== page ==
This was a walk that I think will be with me for a while. The flood of memory that washed over me on the Grand Union towpath the other side of Ickenham/Ruislip heading up towards Denham. I let go of something. Walks have their own logic free of external reality. Out there nothing else matters. It’s on hold, paused, the world stops. The canal water shimmering like scales on the underside of the railway bridge. The deer plunging into the water then swimming elegantly in search of the right spot, in no hurry, despite the people watching from the towpath. The barges brought to mind The Tropic of Ruislip. I stopped for a pint by the canal. The heat was getting to me. The long road onwards felt like the exit from London and indeed it was as I saw South Bucks District Council on the road signs at Denham. Is this the most westerly point in London (vying with Uxbridge for that honour)? It certainly feels like it.
There’s a warmth to the Denham housing estates perched right there on the edge of London, looking in more than out. Woods benignly crest the hilltop. The threat posed by HS2 rears its head in Tilehouse Lane as it did on the closed section of road near the River Pinn where work has already begun. A light aircraft swoops down over the treetops to land at the aerodrome, but otherwise all is quiet.
The turning onto the South Bucks Way appears beside a wide open vista stretching north towards Chorleywood, undulating umber earth, ridges of the Chilterns in the distance. It’s only at the bottom of the field where the South Bucks Way branches away from Old Shire Lane that it becomes apparent that the rolling fields I’ve been swooning over will soon be consumed by HS2. Progress comes at a price it seems.
Through a well-engineered tunnel beneath the M25 and I’m moving towards settlements once again. Through the trees the sounds and movement of the Scout Camp at meal-time, cooks shouting out to each other, children being formed into orderly lines. I traverse that final field of tall furry thistles that brings me to the top of a private housing estate.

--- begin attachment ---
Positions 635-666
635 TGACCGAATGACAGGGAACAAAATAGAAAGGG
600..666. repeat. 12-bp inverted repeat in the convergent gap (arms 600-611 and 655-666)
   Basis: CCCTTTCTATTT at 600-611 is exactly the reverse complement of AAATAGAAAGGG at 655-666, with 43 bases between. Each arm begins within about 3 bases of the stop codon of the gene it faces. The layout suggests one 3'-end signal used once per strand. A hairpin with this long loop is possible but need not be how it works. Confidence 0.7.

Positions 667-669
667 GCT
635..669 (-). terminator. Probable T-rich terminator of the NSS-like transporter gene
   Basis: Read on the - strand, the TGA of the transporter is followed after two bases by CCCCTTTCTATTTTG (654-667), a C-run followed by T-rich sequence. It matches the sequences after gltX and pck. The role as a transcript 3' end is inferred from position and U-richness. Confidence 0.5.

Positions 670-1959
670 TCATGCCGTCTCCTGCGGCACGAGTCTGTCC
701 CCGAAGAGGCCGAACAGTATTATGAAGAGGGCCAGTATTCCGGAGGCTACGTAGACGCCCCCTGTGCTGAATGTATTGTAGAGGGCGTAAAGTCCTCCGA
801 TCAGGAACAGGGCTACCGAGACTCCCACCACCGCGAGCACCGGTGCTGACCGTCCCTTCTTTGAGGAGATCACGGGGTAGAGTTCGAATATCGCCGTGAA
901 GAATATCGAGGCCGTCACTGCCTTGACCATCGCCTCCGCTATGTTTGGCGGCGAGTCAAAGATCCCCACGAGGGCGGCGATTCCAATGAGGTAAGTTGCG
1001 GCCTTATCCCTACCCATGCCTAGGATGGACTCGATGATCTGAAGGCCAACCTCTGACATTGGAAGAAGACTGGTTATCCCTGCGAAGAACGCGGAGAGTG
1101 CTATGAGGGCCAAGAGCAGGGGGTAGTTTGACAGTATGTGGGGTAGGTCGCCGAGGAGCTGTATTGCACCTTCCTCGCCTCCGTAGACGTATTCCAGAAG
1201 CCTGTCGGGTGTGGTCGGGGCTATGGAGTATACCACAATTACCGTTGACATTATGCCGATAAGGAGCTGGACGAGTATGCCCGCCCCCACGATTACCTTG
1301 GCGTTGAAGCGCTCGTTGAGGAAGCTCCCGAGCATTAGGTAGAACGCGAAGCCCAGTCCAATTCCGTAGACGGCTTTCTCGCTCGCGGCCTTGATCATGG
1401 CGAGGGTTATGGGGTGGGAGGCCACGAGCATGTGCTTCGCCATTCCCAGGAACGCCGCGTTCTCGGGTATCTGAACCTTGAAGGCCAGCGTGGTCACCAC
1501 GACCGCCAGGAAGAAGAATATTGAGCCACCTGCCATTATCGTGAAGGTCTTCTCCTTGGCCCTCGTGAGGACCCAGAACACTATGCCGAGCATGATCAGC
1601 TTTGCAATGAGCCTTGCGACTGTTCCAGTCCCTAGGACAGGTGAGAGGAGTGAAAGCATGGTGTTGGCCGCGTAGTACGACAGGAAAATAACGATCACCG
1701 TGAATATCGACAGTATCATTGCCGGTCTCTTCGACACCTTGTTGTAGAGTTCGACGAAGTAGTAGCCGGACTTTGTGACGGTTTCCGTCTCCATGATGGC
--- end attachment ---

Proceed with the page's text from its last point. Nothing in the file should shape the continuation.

I’m truly drained by the heat when I flop on a bench with a box of chips and bottle of Fanta at the bottom of Chalfont St. Peter High Street at quarter past six. I study the map for the onward route. I’m too tired to tackle the next section of the South Bucks Way to Amersham. But to head for the nearest station just over a mile away at Gerrards Cross would feel like a defeat. I split the difference and make for Seer Green.
Over Goldhill Common where I passed around 5 years ago on a similar excursion at the same time of day. I buy a Fab ice lolly in the newsagent as a tribute to this memory.
A long straight path runs behind the back gardens at the edge of the village and into woods where the light barely breaks through. Pylon strung power lines buzz and crackle loudly over tall fronds of fern in a clearing before Great Legs Woods. This is now that recognisable uplifting sense of the walk’s end, not quite knowing how far there is to go but understanding the destination. The pain in the knees and hips adds to a sense of euphoria as I stop in the middle of a broad field of golden swaying grasses. There is never anyone around, the world is elsewhere – unloading the shopping from Waitrose, scrubbed up for a night out, sitting down in front of the telly. Anywhere but in a field somewhere beyond the town and the city.
A bridge crosses the Chiltern Line and now I seek the path of least resistance opting for the avenue that tops that railway cutting. I have 20 minutes before the hourly train departs and find that extra burst of speed to transport me through the last corner of woodland and along the lane to Seer Green Station – essentially an unstaffed shed beside the tracks. The platform is as peaceful as the woodland I’ve just left, the clicking of the dot matrix display board echoing down the line. There’s a moment to reflect on the journey, to feel it in my legs and coating my skin, before the turbo train eases to a stop and carries me back into London.